Drying Roses
... the easy way.

Drying roses takes a little experimenting. Roses are not the easiest flowers to dry and you do need to be careful, because some just do not dry well. Some will lose petals very quickly and others lose color.



Pick your roses in late morning after the morning dew has dried and remove the thorns for easier handling. Lighter colors are better as very dark reds, for example, turn almost black.

Drying roses of a similar size together to standardize drying times is a good idea; and experiment, experiment, experiment! It may take a few tries to get it absolutely right, so be patient. Drying roses well, is an art and a science!

The Five Rose Drying Methods.


Process #1: Hanging Upside Down
yellow mini rose with blackspot(That's the roses, not you!) After picking and selecting your roses, tie the stems together and hang them from a coat hanger in a warm, and some say hot, dry area such as a water heater cupboard. Try and keep them in the dark for a week while they hang, untill they are dry to the touch. A fan will speed up the drying process but is not absolutely essential.

Considerable shrinking takes place so this method of drying roses produces rather wrinkled petals and leaves. It's actually gravity that helps the petals keep their shape which is why they are hung upside down.

Once dry, spray with clear hair spray to preserve the color and stop the petals dropping. This process of drying roses lends itself best to the larger Tea Roses.

Process #2: Using Silica Gel
The original process for drying roses used sand but today you can buy silica gel at most garden supply stores, florists or craft stores. The amazing thing about silica gel is that it never wears out and you can use it over and over again. It usually contains blue crystals that tell you how much moisture the gel has accumulated.

Take a container such as a circular biscuit tin, about 3 or 4 inches deep, with a lid, and cover the bottom with 1/2 inch of slica gel. The roses, 2/3 open should be laid in horizontally and covered gently with more gel.

Keep layering until the tin is full and roses are not touching each other but completely covered. Put on the lid and leave for a week. You can speed up the process by placing the tin in the sun.

Remove the lid and gently brush away the silica as you remove the roses. Brush the silica out from between the petals with a soft artists brush.

Two tips here: always use 2/3 open roses of similar sizes and remove the sepals from beneath the bloom. Drying-roses this way means they don't look as 'dry' as with process #1. You could strengthen them after drying by covering with clear white glue or to make them a little less brittle, spray with clear plastic or dip in warm melted paraffin wax.

The open doubles and Old Garden Roses (OGR's) are best with this method. The gel can be reclaimed by placing it in a pan in the oven for a short time.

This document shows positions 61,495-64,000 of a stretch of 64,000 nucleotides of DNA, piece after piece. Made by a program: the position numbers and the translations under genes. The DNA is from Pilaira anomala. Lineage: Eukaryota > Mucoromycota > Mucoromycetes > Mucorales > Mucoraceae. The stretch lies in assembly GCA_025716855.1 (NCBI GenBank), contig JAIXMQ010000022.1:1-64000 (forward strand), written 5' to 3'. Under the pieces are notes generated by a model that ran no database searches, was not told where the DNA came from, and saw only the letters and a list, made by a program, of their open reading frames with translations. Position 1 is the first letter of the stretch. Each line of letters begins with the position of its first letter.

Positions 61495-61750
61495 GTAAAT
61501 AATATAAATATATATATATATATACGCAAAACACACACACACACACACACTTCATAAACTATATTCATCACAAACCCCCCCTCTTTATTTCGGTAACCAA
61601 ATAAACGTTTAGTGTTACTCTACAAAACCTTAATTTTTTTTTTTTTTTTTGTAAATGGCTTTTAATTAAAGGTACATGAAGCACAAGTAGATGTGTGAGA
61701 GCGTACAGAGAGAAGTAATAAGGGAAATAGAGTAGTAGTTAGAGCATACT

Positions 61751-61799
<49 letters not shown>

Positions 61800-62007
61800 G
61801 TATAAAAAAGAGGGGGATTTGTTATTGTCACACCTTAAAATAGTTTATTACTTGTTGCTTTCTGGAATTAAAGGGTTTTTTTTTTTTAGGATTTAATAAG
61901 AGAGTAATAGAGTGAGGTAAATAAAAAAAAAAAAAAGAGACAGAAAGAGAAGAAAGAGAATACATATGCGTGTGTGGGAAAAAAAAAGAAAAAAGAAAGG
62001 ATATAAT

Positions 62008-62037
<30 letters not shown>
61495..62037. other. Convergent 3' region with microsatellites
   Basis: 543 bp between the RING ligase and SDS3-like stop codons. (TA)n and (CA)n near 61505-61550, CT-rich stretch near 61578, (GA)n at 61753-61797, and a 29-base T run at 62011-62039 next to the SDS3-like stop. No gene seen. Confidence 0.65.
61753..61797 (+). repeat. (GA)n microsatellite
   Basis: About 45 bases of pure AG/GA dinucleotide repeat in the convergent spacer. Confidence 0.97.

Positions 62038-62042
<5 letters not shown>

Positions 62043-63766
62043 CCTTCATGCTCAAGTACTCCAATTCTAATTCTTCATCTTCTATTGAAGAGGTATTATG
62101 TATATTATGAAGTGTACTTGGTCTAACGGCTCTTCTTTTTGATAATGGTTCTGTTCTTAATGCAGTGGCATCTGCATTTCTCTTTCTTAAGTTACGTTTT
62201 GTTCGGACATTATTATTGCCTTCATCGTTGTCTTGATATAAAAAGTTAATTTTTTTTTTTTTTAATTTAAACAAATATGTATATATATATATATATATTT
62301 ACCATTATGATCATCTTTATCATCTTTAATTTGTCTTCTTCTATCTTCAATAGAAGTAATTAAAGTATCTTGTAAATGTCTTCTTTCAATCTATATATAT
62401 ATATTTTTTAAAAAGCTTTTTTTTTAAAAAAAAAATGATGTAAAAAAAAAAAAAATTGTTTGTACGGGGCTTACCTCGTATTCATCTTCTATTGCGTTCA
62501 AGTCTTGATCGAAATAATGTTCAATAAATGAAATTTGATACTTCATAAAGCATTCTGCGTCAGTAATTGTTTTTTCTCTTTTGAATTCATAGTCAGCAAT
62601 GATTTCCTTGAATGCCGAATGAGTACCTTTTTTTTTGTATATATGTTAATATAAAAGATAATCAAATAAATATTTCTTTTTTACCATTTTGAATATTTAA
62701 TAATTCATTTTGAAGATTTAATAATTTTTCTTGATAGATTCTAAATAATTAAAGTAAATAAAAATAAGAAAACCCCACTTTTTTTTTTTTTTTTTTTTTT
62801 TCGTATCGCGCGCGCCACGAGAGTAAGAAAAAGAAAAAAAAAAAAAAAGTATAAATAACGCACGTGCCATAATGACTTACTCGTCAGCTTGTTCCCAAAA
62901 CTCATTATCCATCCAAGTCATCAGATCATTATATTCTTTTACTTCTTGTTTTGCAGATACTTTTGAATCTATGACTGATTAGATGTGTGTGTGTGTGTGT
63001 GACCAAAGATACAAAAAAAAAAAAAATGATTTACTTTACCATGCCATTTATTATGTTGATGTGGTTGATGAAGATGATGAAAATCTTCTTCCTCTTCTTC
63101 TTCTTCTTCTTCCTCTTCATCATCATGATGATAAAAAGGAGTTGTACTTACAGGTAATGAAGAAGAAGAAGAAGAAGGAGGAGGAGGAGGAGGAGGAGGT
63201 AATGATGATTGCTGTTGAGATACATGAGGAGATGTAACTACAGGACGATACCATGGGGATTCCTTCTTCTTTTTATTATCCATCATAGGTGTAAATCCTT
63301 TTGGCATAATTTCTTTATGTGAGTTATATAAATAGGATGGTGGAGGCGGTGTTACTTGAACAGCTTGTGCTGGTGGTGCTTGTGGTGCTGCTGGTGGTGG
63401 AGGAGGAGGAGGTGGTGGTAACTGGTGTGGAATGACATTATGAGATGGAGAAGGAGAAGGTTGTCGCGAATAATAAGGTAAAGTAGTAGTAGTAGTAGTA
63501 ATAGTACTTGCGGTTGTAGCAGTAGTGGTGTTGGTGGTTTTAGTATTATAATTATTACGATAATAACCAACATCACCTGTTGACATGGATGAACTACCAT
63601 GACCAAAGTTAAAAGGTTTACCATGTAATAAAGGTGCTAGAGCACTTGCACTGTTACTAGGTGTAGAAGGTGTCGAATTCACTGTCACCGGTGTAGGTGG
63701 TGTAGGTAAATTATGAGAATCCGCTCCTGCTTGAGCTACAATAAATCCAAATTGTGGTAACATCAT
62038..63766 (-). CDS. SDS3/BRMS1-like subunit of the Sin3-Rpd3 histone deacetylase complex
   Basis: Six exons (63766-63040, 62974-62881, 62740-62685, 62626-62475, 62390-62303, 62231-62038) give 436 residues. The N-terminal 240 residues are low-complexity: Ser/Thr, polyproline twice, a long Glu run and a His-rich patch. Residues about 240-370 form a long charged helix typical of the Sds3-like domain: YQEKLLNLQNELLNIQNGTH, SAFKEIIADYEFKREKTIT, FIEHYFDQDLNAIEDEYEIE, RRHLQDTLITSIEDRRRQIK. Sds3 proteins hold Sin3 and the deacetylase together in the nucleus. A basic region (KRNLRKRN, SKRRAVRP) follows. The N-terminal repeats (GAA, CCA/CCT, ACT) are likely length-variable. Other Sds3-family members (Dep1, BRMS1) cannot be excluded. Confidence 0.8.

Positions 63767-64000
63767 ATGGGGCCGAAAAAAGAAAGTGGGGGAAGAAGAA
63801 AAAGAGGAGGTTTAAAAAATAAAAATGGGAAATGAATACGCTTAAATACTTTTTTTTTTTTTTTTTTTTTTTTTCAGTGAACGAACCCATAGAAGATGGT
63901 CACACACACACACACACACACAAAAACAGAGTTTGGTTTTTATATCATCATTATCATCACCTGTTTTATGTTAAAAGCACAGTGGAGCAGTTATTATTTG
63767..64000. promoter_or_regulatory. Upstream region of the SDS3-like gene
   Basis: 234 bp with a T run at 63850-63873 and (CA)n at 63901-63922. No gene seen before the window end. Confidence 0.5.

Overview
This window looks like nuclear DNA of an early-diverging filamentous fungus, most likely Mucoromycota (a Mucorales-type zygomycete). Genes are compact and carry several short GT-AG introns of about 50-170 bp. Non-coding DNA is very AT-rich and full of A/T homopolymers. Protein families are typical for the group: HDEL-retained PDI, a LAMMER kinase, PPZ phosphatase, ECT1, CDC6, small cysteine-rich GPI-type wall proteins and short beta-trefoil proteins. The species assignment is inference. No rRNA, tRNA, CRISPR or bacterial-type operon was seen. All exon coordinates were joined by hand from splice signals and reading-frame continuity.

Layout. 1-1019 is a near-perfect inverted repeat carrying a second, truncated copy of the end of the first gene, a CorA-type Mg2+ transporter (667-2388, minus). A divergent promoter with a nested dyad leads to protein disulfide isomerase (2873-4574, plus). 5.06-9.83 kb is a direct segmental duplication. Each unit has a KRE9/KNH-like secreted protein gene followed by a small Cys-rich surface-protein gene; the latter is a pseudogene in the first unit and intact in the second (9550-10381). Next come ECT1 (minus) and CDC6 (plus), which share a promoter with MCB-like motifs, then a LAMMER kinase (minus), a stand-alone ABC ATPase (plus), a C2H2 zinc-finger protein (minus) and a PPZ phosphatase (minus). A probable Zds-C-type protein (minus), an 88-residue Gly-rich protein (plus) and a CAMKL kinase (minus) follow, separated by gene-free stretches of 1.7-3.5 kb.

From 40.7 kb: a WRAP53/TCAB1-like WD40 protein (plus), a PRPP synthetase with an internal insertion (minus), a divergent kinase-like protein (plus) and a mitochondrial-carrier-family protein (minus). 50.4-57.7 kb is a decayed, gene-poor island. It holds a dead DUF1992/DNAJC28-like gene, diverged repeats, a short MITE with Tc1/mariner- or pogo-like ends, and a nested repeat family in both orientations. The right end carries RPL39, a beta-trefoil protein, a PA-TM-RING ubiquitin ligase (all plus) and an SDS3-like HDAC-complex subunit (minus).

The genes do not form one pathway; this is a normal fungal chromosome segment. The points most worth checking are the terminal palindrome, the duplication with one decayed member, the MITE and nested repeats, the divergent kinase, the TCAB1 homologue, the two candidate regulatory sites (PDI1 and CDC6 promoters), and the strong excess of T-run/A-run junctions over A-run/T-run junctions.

Process #3: Using a Microwave
white mini rose against stucco wallIf you are drying-roses using this process you will need a microwave safe bowl such as Corningware, big enough to hold your specimens.

Bury the rose in the silica gel that has been placed in the bowl and microwave at the lowest possible setting for two minutes. Put a glass of water in with the bowl for increased humidity and to help stop petals getting brittle. You will definitely have to experiment with time here, as Microwaves vary so much in power. After Microwaving, remove the bowl and let it sit for a good four hours.

Slowly remove the rose, brushing the silica gel away with a soft artists brush. Hang them upside down in a warm dark room for a few more days. There will be a slight color change depending on the variety and 'brown' means far too long in the microwave!

Petals do not usually wrinkle with this method but use your best exhibition quality roses. Yellow roses usually keep their color, white turns a little ivory tinge and reds get darker.

Once hung up they can be sprayed with clear acrylic or clear hair spray for protection, especially from UV light. Your dried roses can be stored by wiring stems together or placing them in dry oasis foam.

Process #4: Using Glycerin
Buy Glycerin from art supply stores and mix 50/50 with water. Insert the cut end of the rose stem in the solution. The glycerin draws the water from the rose, but the glycerin itself is not re-usable. This process seemed to be the least effective of the five.

Process #5: Chill and Wax
First chill your roses after cutting, by placing them in the fridge (not the freezer!). They are then carefully dipped in melted paraffin wax. The paraffin wax needs to have been melted in a metal bowl over boiling water.

Use tongs and dip carefully and slowly. Once covered in wax, the roses are chilled a second time in the fridge and the excess wax scraped away, especially from the tips and ends. Although this method is quite awkward and time consuming it is said to work well, especially with David Austin roses, for some reason.

So now you have captured the beauty and scent of your summer roses and you are ready to make a wreath or a dried flower arrangement. Perhaps hang your dried roses in a sunny window, make a photo frame box, glue dried petals or buds to letters or menus, or use dried petals in a potpourri.



Dig Around #1: Visit The Montreal Botanical Gardens.

Dig Around #2: Lots for the Weekend Gardener to learn here.



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